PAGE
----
.. and that means good! I enjoyed it as much as all the others.
Not much of a review, but by book 8 you don't need advice - if you’re into the series you'll read it no matter what I say!
I generally like courtroom drama.
The stories are usually very compelling, and there’s an edge-of-your-seat element to them that I always enjoy.
I didn’t devour this book as much as I thought I would because I have little interest in “The South”. The atmosphere doesn’t evoke anything for me and so I find the overall setting uninspiring and almost depressing.
The courtroom face-off didn’t start until three quarters of the way in; most of the story centred around the groundwork and various machinations involved in preparing to go to court which although I found interesting and even educational, started to feel too drawn-out after a while.
In the end, I felt a little deflated. I am not sure how the story could have wrapped up any better but as it is it was almost boring.
John Grisham however is a great story teller… and reading through his bibliography and I am sure I’ve read more of his books than the 3 I have marked as read… or did I just see the movies?
Was it me? Am I missing something obvious? Based on the pedigree of the author, I am more inclined to think I am overlooking something as opposed to this just being a really boring story.
I feel that high-brow people feel obligated to say intelligent things about the book because Margaret Atwood is so renowned … whereas I just think it sucked.
I didn’t like this one as much as the others, but it doesn’t matter. I'm still enjoying the series very much, and although I found there was something lacking in this instalment I am still a big Molly Murphy fan.
I picked up this book after seeing a funny segment on The Tonight Show where Jim Gaffigan was plugging it. I got a few giggles watching him and Jimmy Fallon joke around, and thought his book might be enjoyable.
It was, however it’s like 7 hours of stand-up on the same topic; funny but a little too long. I didn’t laugh out loud, but I smiled and chuckled a lot - it was entertaining but I can’t really say I’d recommend it.
As per usual, RJS has me riveted to every word!
His stories are always intensely interesting, deeply thought-provoking, and immensely entertaining.
I’ve said it before and it’s still true: I can’t get enough!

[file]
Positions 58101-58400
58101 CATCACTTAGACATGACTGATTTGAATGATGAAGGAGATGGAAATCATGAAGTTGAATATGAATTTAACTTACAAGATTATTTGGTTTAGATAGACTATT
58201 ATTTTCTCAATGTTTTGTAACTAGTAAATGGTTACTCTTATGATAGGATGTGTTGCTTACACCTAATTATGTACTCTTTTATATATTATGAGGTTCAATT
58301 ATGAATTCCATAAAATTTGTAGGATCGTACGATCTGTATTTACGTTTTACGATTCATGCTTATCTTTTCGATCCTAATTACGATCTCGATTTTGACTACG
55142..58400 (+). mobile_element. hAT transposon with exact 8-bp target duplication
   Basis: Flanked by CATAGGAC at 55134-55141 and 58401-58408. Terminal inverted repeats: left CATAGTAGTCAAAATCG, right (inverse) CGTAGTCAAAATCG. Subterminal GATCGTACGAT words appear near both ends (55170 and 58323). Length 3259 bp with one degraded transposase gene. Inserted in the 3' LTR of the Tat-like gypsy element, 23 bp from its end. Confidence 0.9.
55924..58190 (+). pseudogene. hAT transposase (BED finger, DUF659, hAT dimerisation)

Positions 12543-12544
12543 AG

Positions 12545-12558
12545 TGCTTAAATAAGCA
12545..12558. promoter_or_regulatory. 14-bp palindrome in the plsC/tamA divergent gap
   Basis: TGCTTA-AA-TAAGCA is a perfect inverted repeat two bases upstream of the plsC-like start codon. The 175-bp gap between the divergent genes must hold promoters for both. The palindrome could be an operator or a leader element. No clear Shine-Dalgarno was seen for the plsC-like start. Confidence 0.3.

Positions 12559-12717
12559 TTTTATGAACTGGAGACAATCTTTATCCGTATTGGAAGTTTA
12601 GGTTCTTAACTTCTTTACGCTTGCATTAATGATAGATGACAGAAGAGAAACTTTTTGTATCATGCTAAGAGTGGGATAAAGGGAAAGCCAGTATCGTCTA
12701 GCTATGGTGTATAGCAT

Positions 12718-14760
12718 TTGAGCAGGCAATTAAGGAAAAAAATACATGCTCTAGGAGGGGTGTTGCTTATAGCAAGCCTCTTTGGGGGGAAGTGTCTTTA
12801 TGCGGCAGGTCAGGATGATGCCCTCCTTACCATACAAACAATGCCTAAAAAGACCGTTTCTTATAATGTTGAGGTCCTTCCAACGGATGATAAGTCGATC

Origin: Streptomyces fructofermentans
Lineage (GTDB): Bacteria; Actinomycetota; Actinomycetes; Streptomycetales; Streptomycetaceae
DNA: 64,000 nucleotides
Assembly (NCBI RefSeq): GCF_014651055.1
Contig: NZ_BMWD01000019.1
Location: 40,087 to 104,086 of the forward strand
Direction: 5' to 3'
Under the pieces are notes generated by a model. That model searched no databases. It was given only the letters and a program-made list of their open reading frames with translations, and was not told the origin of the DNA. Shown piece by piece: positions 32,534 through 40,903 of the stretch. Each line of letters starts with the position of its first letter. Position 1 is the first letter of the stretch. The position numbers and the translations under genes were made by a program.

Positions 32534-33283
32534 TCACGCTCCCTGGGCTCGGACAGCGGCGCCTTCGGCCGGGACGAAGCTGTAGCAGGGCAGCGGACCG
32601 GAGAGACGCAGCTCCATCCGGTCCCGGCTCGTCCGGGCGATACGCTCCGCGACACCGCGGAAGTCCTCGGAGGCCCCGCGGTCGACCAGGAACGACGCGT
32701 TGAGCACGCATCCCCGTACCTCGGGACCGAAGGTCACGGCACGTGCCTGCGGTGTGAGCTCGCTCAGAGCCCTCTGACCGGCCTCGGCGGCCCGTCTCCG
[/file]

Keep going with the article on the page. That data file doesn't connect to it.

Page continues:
Great story! Interesting and suspenseful the entire way through.
It was hard for me to follow the various story lines at first since I have trouble keeping track of names, but that didn’t last long and I soon got swept up by the plot.
I also loved learning about the Pan Am Clipper!! I knew nothing about it prior to this book; a fascinating little bit of history.
Wow – I did NOT enjoy this book!
I was in a Paris mood, looking for something “scenic” that would recall memories of past visits to Paris - instead I got drippy, insipid, BORING drivel.
The characters were flat and unbelievable, the plot was uninteresting, the flashbacks were unexciting, the story uninspired… so why did I read on? Because I kept hoping things would improve; how much worse could they get since the book started off on such a low?
The narration was a farce. The French accents were so extremely comically bad, to me it felt like what Americans think French people should sound like (when they are making fun of them!) It was over the top absurdly bad – everyone was a cliché of Clouseau. “Ziss iz zee best place to ave crrrrrroisant! Come ma belle, let us enjoy zee sun. It tiz a bootifool afternoon,non”
ugh, I can’t even fake it.
This was my 3rd Liane Moriarty book and so far I just loved them all! This author is now a default hit for me, meaning I’ll read more of her books without reading the synopsis first, confident they’ll all be as terrific as the last 3 I’ve read (The Husband’s Secret / Little Big Lies / What Alice Forgot)
‘What Alice Forgot’ is yet another example of a book with an original plot, where the ending doesn’t matter. Wrap it up, don’t wrap it up - who cares, it’s all about the ride.
The characters are all so interesting, real, complicated, relatable, that you just get reeled in by the events and enjoy the journey.
I can’t wait to read more books by this author, I am hooked!
What a great story!
Just like the last book I read by Liane Moriarty (The Husband's Secret – which I also loved) I was completely swept up by the characters. There were a lot of them in this book, which is usually very difficult for me as I have a lot of trouble remembering who is who, but the characters were all so dynamic and interesting that it was it pretty easy this time... although not effortless, I did get mixed up occasionally!
The story is like a mystery in reverse - you know there has been a murder but you don’t know anything about it, like: who dunnit? Why? How? Who died? Then rewind 6 months and let the build up begin; like circling down around a drain, closer and closer to the last day – the day it all happened.
The storylines are all interconnected, and as the story moves along you discover just how much. I don’t think anyone could have guessed the ending ahead of time, but all the red herrings certainly made it fun to try!
I am downloading What Alice Forgot right away!!!!
I always knew about the deplorable living conditions that the poorest of the poor in London had to endure in the late 19th and early 20th century, but never have I read a book that describes it all so vividly!
I can’t fathom what it must have been like to live through it; it was hard to keep reading because I was so disgusted. It’s all so appalling!! The scum and rot and pestilence surrounding people every day, putrefying scraps of food, decaying body odours, filthy surroundings; what a sad existence.
The stories are fascinating yet tragic, I don’t think I will be reading the rest of the series; I can’t take it.
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